Nature & Fun Collide When You Play Outside!
More green time, less screen time! It’s time to get the kids back into nature. Ian Pugh takes a walk on the wild side of child’s play and discovers a few places where nature and fun collide! Warning – there will be MUD!
Nicki Farrell, director and co-founder of Wildlings Forest School, mentions an article she read recently about how doctors are now prescribing soil-based probiotics because they contain what many of us are missing in our gut microbiome. Yes, doctors are basically prescribing dirt for our health!
For Nicki and her business partner, Vicci Oliver, this is just one of the many reasons why they are so passionate about getting children outside and playing in nature again. Nicki and Vicci are both ex-high school teachers who had become disenchanted with the rigidity of the current education system.
They started Wildlings in 2017, initially as just a playgroup/forest kindy, but it wasn’t long before parents were asking if they did holiday workshops. Soon after that, they found the ideal space to operate from – a beautiful forest area on the outskirts of Nambour with a wonderful, safe creek – and they haven’t looked back since.
In a world where kids (and adults!) are becoming increasingly disconnected from nature, Wildlings is all about “putting the dirt back into childhood”. The activities they offer are numerous: making fire with flint, cooking damper over a fire, building rafts, whittling with pocket-knives, making weapons and shelters – and sometimes just playing in the mud!
Over the last few years, Nicki and Vicci have seen the dramatic effect that being outside and playing in nature can have on children. Quite often, kids that arrive for the first time will have difficulty navigating the space (“because they live on a flat suburban block and travel everywhere in a car”) and some don’t even want to touch the mud. But this usually doesn’t last long.
As they begin to know and trust their bodies, they become more coordinated and stronger – not just physically but mentally as well. Nicki explains that depression and anxiety in children are often because they feel like they lack control in their lives.
“Everyone is making decisions for them. They don’t know what they’re good at or not good at,” she said. “To get good grades at school everything must be done a certain way which limits creativity and ‘thinking out of the box’.
“When kids have the freedom to start challenging themselves we see their confidence blossoming. These days there are so many cultural, societal and educational expectations. We just want them to be kids! The benefits of being in nature are social, emotional and physical. We see firsthand how it ignites curiosity, imagination and creativity.”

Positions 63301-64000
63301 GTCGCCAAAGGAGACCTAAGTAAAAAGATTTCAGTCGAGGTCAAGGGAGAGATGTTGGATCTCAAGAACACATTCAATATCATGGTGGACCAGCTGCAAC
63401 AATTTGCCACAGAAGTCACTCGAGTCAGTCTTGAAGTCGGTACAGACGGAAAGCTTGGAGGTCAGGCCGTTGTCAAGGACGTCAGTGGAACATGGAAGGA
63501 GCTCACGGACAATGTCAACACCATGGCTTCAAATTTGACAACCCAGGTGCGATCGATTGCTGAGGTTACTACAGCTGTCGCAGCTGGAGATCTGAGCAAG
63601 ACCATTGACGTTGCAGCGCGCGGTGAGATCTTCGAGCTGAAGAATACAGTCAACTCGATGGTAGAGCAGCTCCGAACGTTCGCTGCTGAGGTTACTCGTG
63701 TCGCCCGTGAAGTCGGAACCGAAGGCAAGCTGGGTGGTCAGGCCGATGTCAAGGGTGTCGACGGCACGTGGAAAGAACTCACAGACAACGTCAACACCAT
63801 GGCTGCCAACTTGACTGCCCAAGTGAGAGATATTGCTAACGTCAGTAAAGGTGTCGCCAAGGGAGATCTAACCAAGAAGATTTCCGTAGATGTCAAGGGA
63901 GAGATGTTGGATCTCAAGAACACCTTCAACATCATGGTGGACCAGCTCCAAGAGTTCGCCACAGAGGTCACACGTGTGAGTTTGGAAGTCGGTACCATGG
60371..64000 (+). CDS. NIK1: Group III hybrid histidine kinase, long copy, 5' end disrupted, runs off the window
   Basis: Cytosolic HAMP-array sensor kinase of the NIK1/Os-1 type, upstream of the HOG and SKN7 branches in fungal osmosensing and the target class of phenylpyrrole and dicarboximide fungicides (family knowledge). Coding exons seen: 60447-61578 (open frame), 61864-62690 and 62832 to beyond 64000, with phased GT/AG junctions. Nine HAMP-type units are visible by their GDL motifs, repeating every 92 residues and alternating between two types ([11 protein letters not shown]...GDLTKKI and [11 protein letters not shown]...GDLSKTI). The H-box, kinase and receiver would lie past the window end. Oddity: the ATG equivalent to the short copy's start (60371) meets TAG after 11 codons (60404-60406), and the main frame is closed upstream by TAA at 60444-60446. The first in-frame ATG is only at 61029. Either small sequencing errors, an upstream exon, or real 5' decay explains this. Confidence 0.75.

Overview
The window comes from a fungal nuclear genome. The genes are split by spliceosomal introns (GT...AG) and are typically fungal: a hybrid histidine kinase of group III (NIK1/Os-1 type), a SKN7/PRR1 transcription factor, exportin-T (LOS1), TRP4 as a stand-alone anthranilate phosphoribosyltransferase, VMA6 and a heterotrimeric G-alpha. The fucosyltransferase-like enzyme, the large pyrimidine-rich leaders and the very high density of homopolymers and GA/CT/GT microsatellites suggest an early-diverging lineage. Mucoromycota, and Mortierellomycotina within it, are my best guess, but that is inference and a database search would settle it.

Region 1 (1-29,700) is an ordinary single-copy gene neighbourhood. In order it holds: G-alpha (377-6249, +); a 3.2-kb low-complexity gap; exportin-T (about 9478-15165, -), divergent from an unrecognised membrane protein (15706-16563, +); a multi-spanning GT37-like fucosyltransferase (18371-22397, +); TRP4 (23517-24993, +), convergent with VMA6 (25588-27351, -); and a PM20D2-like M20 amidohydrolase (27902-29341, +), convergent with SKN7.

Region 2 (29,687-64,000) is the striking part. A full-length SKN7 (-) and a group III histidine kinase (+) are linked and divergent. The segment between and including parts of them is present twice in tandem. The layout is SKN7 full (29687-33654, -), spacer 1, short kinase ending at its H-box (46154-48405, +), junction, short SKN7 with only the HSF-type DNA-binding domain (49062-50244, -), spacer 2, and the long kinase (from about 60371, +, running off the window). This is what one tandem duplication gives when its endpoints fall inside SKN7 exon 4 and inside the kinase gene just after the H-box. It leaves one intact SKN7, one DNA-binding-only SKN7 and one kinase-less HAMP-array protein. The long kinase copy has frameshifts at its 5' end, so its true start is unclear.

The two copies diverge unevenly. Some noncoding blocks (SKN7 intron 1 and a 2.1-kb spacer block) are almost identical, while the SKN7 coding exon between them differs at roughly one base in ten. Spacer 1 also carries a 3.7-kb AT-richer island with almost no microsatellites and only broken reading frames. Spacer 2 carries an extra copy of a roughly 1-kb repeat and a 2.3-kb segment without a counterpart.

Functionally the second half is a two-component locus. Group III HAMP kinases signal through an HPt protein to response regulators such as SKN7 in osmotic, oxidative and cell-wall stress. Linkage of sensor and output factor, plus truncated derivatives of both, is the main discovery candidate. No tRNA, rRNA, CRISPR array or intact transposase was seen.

According to Nicki, the importance of play cannot be overemphasised and yet here we are in Australia with increased “academic push-down” (Prep has basically become Year 1). This is the opposite of what Scandinavian countries are doing, where they insist on play-based schooling until the children turn seven.
“We know how important play is at Wildlings,” says Nicki. “Play is how children learn best. Throw nature into that play and you have a health bomb.”
Another wonderfully earthy spot where children are encouraged to enjoy everything nature has to offer is Natureweavers – an “earth school” based in Black Mountain and run by Carly Garner, an environmental advocate with 17 years’ experience in the NGO, community and education sectors.
Carly realised some time ago that kids (and adults) are unlikely to do anything about the environment unless they have a connection to it. She believes that “with children, you don’t have to change their minds about nature – you just have to nourish it and nurture it.”
“Kids have this foundational empathy that they arrive with,” she says. “Animals and trees are their friends. They are gentler, kinder, and in less of a rush. They are more likely to lie on the grass and stare at clouds.”
All of this, and a lot of outside play, is encouraged at Natureweavers which Carly runs from a beautiful property, complete with dam and organic veggie patch. They purposely keep the groups of children small to enable as much one-on-one time as possible.
For Carly, raising children that are environmental stewards is important, but she also sees childhood as an awesome, joyous period in life – so they always make the effort to come from a positive angle. It’s what she calls “sitting in the light”.
Some of the play might be considered risky to the untrained eye such as whittling, lighting fires, climbing trees and so on, but the worst incident they have had in the five years on the property is a splinter from the deck! Carly believes that given the choice, children naturally don’t do crazy things that might lead to injury. She also has high expectations of children’s abilities and believes they are capable of doing a lot more than they might think.
“It’s just important that they learn in a way that suits them,” she says. “Some are auditory learners who like to talk, some are kinesthetic learners who might learn by doing, while others might prefer to draw a picture.”
Most days at Natureweavers include time spent in the forest and this will sometimes involve returning to the same place (“a sit spot”) so that they can closely observe any changes that might be happening, and then talk about them. Observing things like creek flows, dam levels, things that have grown or died etc. is often more relatable in terms of environmental awareness than say, hearing how many acres of the Amazon have been lost that day.
Carly has an ever-expanding list of things that she would like children to know. Everything from growing food organically, using a knife to make stuff, various bush-crafty skills, reading the weather, navigating without a compass, bird language, and the list goes on.